Thomas was born around 1894 in Appleby Westmorland and settled in Hawes before the Great War. He married a local girl and had a family of 4 young children. He was a good footballer and played in goal for Hawes Football Club for many years in local leagues. He was also a member of the Hawes Conservative Club billiards team and secretary of the Hawes Brass Band. When he enlisted in 1914 Thomas was the first married man from Hawes to join up.
Thomas joined the 6th Battalion The Yorkshire Regiment and saw action in the latter stages of the 1915 Dardanelles campaign and in February 1916 they were in Egypt. The Battalion embarked for France arriving at Marseilles on July 1st and then travelled to billets in Arras taking over trenches at Agny. In September 1916 they were entrenched in Thiepval area where on the 14th they encountered severe fighting resulting in heavy losses for the 6th Battalion, five officers and 130 men dead. One of the dead was Thomas, killed instantly by shellfire. At the time of his death Thomas had the rank of Corporal.
His body was recovered and he is buried at Lonsdale cemetery, just north of Albert.
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Researched by John Mills Herbert was born on the 16th June 1885 in India. He was baptised on the 8th July 1885 at St John’s Church in Meerut. He was the son of George Friend, a Lance Corporal in the Kings Own Scottish Borders. Nothing is known about Herbert’s childhood and early life. In fact the next that is known about Herbert is that he is a soldier with the Yorkshire Regiment. His service number, 9970, would indicate that he joined around December 1911 and was in the 2nd Battalion. He had been stationed at The Curragh at some point and while there he met his future wife Nora who lived nearby on the Harrison Estate in County Kildare. They were married on the 21st January 1916 while Herbert was home on leave from France. He attained the rank of Corporal on the 31st October 1914 and by October 1916 was a CSM. Herbert would survive the war and by 1919 he was part of the Expeditionary force sent to the Archangel area of Russia to assist the White Russians against the Bolsheviks. This campaign is well documented for the severe conditions and brutality. By September 1919 he was on his way home but in a poor state of health. Herbert and Nora settled in Reading and had two children, George and Enid. On the 14th January 1924 Herbert left the service’ He was given a presentation clock, the inscription reading ‘A token of esteem from members of the Mess…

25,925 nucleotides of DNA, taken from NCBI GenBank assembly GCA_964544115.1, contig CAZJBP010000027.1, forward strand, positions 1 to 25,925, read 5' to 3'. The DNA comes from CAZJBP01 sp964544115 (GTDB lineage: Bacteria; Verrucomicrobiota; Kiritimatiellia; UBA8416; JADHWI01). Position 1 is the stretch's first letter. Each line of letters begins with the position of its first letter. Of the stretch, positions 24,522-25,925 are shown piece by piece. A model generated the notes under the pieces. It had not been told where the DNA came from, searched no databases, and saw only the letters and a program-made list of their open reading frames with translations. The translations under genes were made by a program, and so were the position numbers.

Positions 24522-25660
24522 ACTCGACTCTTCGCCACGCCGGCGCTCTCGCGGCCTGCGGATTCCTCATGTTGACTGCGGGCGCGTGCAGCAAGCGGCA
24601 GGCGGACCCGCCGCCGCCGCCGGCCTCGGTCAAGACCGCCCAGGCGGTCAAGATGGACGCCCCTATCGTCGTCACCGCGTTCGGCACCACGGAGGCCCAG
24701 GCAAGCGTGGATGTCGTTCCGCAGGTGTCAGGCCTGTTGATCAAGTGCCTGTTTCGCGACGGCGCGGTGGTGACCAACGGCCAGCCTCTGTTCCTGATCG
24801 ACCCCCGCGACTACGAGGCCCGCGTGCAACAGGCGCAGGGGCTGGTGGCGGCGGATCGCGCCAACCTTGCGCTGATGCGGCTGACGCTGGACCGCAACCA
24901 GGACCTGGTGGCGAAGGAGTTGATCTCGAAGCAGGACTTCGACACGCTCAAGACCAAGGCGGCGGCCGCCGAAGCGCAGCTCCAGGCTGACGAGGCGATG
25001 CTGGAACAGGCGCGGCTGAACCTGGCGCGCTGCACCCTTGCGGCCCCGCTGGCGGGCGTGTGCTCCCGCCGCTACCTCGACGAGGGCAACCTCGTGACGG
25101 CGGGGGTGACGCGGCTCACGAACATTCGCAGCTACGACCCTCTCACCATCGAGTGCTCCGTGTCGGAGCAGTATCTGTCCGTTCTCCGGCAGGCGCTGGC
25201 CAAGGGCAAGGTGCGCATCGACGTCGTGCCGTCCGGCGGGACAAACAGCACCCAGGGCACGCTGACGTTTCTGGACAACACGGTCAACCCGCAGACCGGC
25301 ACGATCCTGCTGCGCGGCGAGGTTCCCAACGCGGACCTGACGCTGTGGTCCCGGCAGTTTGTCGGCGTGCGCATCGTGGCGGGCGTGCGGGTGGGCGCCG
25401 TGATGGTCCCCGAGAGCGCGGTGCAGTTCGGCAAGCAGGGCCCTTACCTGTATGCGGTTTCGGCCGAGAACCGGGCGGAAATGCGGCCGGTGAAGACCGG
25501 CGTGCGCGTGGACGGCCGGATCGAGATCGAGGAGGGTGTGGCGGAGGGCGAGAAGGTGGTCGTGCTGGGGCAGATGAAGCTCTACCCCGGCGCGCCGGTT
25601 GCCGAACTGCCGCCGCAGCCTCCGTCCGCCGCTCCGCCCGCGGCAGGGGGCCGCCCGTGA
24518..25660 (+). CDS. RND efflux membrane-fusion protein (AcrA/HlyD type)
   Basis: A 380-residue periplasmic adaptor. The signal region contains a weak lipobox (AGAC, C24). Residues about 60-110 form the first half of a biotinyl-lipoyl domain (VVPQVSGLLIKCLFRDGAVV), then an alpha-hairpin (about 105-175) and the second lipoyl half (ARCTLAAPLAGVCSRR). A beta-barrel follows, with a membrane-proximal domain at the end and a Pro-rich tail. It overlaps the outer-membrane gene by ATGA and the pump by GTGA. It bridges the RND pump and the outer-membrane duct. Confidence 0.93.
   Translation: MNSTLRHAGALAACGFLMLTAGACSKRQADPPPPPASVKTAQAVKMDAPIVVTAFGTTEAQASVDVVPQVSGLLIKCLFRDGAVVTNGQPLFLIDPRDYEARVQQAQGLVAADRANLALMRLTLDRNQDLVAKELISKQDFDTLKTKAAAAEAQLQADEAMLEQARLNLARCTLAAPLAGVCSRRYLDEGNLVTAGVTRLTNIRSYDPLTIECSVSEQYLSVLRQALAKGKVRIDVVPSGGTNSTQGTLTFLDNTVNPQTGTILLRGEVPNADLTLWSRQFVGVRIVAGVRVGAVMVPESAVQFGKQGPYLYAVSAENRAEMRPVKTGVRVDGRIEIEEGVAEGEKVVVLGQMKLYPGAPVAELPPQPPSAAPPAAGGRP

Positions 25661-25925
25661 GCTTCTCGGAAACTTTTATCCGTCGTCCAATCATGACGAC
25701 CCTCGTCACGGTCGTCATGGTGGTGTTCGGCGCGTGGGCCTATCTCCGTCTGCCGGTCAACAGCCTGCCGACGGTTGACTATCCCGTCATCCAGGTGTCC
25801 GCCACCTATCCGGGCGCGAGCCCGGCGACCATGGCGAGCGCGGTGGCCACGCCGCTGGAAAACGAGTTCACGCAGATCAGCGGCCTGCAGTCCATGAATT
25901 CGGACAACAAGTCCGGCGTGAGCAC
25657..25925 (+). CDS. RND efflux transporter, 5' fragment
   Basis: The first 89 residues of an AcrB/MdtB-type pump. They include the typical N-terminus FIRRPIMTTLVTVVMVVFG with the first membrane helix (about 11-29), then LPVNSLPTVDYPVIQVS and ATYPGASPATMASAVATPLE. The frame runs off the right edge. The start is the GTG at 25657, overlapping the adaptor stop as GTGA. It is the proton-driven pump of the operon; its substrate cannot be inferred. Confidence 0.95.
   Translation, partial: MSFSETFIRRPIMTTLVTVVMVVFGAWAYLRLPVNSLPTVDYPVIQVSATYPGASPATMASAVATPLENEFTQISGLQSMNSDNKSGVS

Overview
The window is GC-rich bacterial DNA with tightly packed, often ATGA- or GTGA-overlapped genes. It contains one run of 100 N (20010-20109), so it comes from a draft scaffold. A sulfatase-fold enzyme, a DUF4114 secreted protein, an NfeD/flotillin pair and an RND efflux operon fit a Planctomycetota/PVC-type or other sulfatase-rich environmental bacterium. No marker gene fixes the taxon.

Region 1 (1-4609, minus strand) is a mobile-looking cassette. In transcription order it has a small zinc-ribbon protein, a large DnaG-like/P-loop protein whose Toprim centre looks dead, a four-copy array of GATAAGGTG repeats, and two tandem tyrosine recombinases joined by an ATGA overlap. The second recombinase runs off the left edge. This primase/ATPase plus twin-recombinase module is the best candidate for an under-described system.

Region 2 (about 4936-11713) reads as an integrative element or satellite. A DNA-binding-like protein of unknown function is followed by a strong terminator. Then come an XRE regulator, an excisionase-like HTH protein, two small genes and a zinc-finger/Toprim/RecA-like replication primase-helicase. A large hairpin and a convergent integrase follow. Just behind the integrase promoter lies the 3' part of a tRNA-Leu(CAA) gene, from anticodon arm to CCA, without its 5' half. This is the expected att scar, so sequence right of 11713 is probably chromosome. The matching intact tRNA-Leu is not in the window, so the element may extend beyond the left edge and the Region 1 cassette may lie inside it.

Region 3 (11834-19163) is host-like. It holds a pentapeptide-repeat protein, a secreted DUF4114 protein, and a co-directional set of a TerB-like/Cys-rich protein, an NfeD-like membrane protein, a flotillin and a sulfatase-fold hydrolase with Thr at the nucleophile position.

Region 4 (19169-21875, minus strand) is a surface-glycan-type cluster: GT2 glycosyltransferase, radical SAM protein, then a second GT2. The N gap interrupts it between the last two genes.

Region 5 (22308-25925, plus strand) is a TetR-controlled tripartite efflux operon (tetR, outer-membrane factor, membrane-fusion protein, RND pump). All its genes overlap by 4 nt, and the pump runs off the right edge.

Lieutenant Thomas Ginger. Signals Officer. 4th Battalion. Thomas Ginger was awarded the Military Cross as a result of his bravery during the German ‘Spring Offensive’ of March 1918. In the citation for his award it describes how ‘On the first day his senior Officers were killed and in numerous rear-guard actions he found himself in command of considerable bodies of men’. One such example is during the retreat across the River Somme near Brie, when Ginger was ordered to take his men and cover the retreat of the remains of the 50th Division. He took his tired men to the far bank and took up positions to hold the advancing Germans back. At the same Lt George Begg, 239/Field Company was wiring the bridge that the retreating men were crossing. As German troops started to appear on the horizon and the last of the Durham Light Infantry crossed the bridge, Begg primed the detonator and pressed the plunger home. Nothing happened. This was repreated three times. When the bridge did blow, Begg looked across the river to see Ginger and his men still focusing fire on their foe. Eventually Ginger managed to construct a rudimentary footbridge, allowing his men to cross to safety.
George Frederick Gywn Rees and his younger brother Charles Bernard Russell Rees from Leicestershire both joined the Yorkshire Regiment during the First World War. Their parents, Sydney and Margaret Rees were relatively wealthy and they lived in Sheffield for much of their childhood. Sydney was a Church of England clergyman. Born only 1 year apart, George in 1895 and Charles in 1896, it would appear that they took similar paths through their early life. In the 1911 census they were both recorded as living at a boarding school in Workshop along with several hundred other boys. George and Charles both joined the 5th Battalion of the Yorkshire Regiment in 1915. Unfortunately their service records do not appear to have survived but museum records track their military careers from 1915 to 1918. George was wounded twice, in November 1916 and in June 1917, but neither wound appears to have affected his career as he was promoted to acting Captain in July 1917. Charlie however appears to have made it through the war relatively unscathed. Other than various promotions he is not listed until June 1918 as missing, turning up as a Prisoner of War in September. He returned home in late 1918 to Scrayingham Rectory, Stamford Bridge, York. Charles’ medal card records that he received the Victory Medal and the British War Medal. Both brothers survived the war but we do not know what happened to them later in life.